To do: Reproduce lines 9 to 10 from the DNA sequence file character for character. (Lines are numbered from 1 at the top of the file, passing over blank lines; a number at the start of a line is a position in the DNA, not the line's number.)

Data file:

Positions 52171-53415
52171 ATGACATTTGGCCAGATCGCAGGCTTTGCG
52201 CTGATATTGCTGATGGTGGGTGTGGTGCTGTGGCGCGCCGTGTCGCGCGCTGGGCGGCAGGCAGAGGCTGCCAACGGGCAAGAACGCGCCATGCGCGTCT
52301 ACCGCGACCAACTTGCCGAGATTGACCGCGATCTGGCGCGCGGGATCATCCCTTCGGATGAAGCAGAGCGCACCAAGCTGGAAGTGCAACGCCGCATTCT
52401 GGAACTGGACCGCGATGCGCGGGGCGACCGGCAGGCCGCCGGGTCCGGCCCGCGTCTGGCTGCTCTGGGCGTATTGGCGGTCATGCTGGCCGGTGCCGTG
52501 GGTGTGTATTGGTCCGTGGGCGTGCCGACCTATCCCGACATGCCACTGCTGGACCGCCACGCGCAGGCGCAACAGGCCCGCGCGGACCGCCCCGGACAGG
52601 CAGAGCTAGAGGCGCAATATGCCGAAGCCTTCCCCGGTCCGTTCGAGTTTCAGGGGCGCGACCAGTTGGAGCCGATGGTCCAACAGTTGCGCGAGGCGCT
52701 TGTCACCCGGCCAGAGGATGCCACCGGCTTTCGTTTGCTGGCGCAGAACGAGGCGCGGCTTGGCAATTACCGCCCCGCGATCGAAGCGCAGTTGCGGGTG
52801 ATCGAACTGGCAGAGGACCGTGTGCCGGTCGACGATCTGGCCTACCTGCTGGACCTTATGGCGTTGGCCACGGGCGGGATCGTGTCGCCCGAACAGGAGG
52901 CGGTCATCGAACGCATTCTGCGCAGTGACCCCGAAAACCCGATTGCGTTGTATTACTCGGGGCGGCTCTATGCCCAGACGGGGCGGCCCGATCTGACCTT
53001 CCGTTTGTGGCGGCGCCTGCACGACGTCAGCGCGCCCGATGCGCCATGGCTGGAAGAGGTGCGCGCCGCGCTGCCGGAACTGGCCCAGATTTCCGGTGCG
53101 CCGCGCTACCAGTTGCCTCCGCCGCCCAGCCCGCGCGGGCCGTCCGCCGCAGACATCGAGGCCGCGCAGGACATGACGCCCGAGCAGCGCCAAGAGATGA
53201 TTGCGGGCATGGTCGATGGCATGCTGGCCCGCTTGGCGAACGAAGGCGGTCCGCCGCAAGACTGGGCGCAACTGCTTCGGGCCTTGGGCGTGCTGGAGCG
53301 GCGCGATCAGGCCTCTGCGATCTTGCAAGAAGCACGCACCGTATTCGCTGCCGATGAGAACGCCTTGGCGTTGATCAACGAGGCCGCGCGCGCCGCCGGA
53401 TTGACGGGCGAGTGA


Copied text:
52801 ATCGAACTGGCAGAGGACCGTGTGCCGGTCGACGATCTGGCCTACCTGCTGGACCTTATGGCGTTGGCCACGGGCGGGATCGTGTCGCCCGAACAGGAGG
52901 CGGTCATCGAACGCATTCTGCGCAGTGACCCCGAAAACCCGATTGCGTTGTATTACTCGGGGCGGCTCTATGCCCAGACGGGGCGGCCCGATCTGACCTT